Saturday, June 11, 2011

It's Not Only The Israeli-Palestinian Conflict That The New York Times Botches

Reading the editorials of the New York Times is often a real trial: far too often they are an odd mix of empty homilies, irritating hedging, willed or unwilled ignorance, or lightweight analyses. This is particularly the case, of course, with regards to Israel and the Israeli-Palestinian conflict.

For sheer mindlessness, though, it is hard to beat today's editorial,"Talking Truth to NATO," which castigates our European allies for not spending more on "defense." Why should they do so? Well, because "The Atlantic allies face a host of new and old dangers." Old dangers? What could that possibly mean except the threat of a Russian invasion? If that's what the Times means, say so, and let's discuss it. New dangers? What new dangers, let alone a "host" of them? The Times doesn't say.

Then there's the "free-rider problem," says the Times. The proof:"During most of the cold war, the US accounted for 50 percent of total NATO military spending; today it accounts for 75 percent" Could Europe be right and the US wrong in judging how much should be spent on the military, in light of the end of the cold war and the Soviet threat? Wouldn't another way of interpreting the same figures be not that Europe's military budgets are too low but ours are too high?

Of course, what the Times has in mind is Libya, where according to the editorial NATO's performance is "shockingly wobbly." Pretty strong. Suppose, as doesn't seem unlikely, the Quaddafi regime soon collapses, thanks to NATO's military effort?

Anyway, why should NATO have made a much greater military effort? Suppose there had been no intervention at all: just how would a continuation of Quaddafi in power have effected the security of Europe? The answer, of course, is that who governs Libya was not merely irrelevant to the "security" of either the US or Europe, but that there was a much better case that whatever the true national interests of either US or Europe,they were being served perfectly well by Quaddafi. Sure, he was a nasty son-of-a-bitch (quoting FDR), but for quite awhile he had been OUR son of a bitch. So if military action is to be judged solely on the basis of national "security," then neither the US nor NATO should have intervened at all.

In short, the issues in Libya are moral, not those of national interest, let alone national "security."

Finally, the editorial concludes that "every defense ministry in Europe" should be "frightened," because what would happen "if they had to fight a more formidable enemy?" Once again: such as who? Germany appears to be off the table. Russia, then ? Perhaps China? Please be specific and provide analyses of these new/old threats.


Anonymous said...

Lovely, perceptive analysis of an editorial that echoes the thoroughly criminal war-making policies of the US. Most NATO countries have no interest in our latest bloodthirsty neo-colonialist adventure in Libya, in part because the stolen oil revenues once Libya becomes a full-fledged client state of the West will be shared exclusively by the US, England and France, and in part because those other European NATO states are not currently war-making colonialist states. But their refusal to participate is an embarrassment to the US and, more importantly, an unpleasant drain on our weakened economy. Is Quaddafi more of a son of a bitch and danger to the world than Obama, Hardly. The US is the sociopath in the room and the weaker its power, the better off the rest of the world will be.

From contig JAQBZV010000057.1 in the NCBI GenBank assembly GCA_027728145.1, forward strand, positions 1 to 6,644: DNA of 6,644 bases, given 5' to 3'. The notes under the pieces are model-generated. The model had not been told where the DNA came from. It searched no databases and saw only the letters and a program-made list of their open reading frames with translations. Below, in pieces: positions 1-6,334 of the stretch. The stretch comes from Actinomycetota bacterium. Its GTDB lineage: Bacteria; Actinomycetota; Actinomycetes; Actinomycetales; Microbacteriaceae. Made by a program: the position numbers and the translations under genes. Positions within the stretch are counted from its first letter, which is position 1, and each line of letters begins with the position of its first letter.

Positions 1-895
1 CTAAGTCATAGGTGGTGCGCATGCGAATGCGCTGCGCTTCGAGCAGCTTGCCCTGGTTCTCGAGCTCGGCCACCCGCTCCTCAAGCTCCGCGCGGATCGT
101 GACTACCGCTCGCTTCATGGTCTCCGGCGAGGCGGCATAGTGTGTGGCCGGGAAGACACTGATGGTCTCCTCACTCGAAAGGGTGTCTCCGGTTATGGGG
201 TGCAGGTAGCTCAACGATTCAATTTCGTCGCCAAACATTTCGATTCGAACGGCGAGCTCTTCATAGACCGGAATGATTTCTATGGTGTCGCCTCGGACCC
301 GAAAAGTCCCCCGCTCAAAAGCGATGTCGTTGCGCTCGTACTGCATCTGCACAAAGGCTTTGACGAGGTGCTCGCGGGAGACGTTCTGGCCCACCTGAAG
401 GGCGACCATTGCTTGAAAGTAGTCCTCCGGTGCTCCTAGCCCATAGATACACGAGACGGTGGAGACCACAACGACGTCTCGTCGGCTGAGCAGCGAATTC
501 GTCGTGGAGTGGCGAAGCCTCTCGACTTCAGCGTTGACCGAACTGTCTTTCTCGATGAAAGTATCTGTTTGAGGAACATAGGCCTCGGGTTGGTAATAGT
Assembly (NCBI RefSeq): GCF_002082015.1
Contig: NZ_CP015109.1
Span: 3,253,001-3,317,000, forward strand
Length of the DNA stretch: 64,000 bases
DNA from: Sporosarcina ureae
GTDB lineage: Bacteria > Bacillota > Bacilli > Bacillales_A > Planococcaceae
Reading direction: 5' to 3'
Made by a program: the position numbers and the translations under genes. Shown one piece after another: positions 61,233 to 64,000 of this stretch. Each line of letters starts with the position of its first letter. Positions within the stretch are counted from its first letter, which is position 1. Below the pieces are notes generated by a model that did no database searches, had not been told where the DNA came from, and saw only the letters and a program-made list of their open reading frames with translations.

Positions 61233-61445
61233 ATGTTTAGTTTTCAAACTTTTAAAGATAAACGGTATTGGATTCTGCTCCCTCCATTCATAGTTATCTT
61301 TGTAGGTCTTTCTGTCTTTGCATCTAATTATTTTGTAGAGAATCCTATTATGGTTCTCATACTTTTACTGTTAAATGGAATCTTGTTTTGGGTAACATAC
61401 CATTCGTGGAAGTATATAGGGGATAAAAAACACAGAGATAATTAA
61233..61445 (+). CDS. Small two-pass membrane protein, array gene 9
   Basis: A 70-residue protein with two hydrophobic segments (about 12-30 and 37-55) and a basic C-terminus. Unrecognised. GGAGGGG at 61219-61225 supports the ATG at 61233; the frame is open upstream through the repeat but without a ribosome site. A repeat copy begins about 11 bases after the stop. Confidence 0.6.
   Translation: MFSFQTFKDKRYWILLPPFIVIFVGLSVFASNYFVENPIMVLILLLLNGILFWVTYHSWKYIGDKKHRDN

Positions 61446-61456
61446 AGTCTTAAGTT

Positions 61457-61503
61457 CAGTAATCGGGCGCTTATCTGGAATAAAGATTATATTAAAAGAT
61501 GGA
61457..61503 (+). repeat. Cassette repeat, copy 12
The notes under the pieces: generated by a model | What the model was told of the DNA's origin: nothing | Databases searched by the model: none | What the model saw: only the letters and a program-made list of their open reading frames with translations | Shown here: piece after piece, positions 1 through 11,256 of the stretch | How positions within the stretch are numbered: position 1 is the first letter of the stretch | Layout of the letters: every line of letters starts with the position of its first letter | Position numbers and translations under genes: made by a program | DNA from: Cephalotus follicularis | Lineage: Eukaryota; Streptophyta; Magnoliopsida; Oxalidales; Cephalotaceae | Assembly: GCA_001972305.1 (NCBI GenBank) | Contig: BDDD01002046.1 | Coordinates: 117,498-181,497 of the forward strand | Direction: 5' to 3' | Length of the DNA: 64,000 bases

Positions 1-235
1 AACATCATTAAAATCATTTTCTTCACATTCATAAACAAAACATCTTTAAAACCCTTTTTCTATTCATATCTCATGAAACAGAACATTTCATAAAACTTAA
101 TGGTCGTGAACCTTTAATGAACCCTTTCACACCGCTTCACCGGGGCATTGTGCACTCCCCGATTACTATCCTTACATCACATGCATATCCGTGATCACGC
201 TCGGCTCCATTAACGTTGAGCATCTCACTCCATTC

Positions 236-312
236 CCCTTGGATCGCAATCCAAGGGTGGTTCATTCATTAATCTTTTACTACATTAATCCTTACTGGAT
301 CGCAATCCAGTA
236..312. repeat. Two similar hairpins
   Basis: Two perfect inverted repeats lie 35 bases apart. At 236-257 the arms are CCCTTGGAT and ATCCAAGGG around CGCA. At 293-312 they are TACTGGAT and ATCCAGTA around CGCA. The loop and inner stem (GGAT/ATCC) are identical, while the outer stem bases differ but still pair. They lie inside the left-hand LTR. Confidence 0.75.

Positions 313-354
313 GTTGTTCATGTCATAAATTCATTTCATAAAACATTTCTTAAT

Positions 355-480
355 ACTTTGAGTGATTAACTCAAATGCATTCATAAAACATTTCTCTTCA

Jerome Slater said...


Well, I guess I'm glad you liked it, but I consider your post to be over the top. I don't share your view about "bloodthirsty, neo-colonialist" etc etc, let alone your bizarre portrayal of Obama.

In fact, as I hope I made clear in my earlier posts, on balance I thought that the Libyan intervention was justified, although it was a close call. But if it was justified, it was on moral grounds, not on the basis of spurious "national security" grounds.

fuster said...

from Gates speech----

"Despite the demands of mission in Afghanistan - the first ‘hot’ ground war fought in NATO history - total European defense spending declined, by one estimate, by nearly 15 percent in the decade following 9/11. Furthermore, rising personnel costs combined with the demands of training and equipping for Afghan deployments has consumed an ever-growing share of already meager defense budgets. The result is that investment accounts for future modernization and other capabilities not directly related to Afghanistan are being squeezed out - as we are seeing today over Libya.'

"I am the latest in a string of U.S. defense secretaries who have urged allies privately and publicly, often with exasperation, to meet agreed-upon NATO benchmarks for defense spending. However, fiscal, political and demographic realities make this unlikely to happen anytime soon, as even military stalwarts like the U.K have been forced to ratchet back with major cuts to force structure. Today, just five of 28 allies - the U.S., U.K., France, Greece, along with Albania - exceed the agreed 2% of GDP spending on defense."

Gates goes on to say that he doesn't expect NATO countries to commit much above that 2% GDP, but suggests that it's not a lack of weaponry, but

" ...intelligence, surveillance, and reconnaissance assets are lacking"
and duplication of assets (and consequently, weaknesses).

The NYT ed was clear in saying that it's a lack of targeting specialists and munitions that should frighten defense ministers.

While Gates isn't suggesting that a larger-scale war is around the corner, as you seem to think the Times does, there are more formidable potential adversaries about.
NATO is currently fighting a Pakistan-supported insurgency in Afghanistan and the UN is attempting to enforce compliance with IAEA regulation of Iran's nuclear program.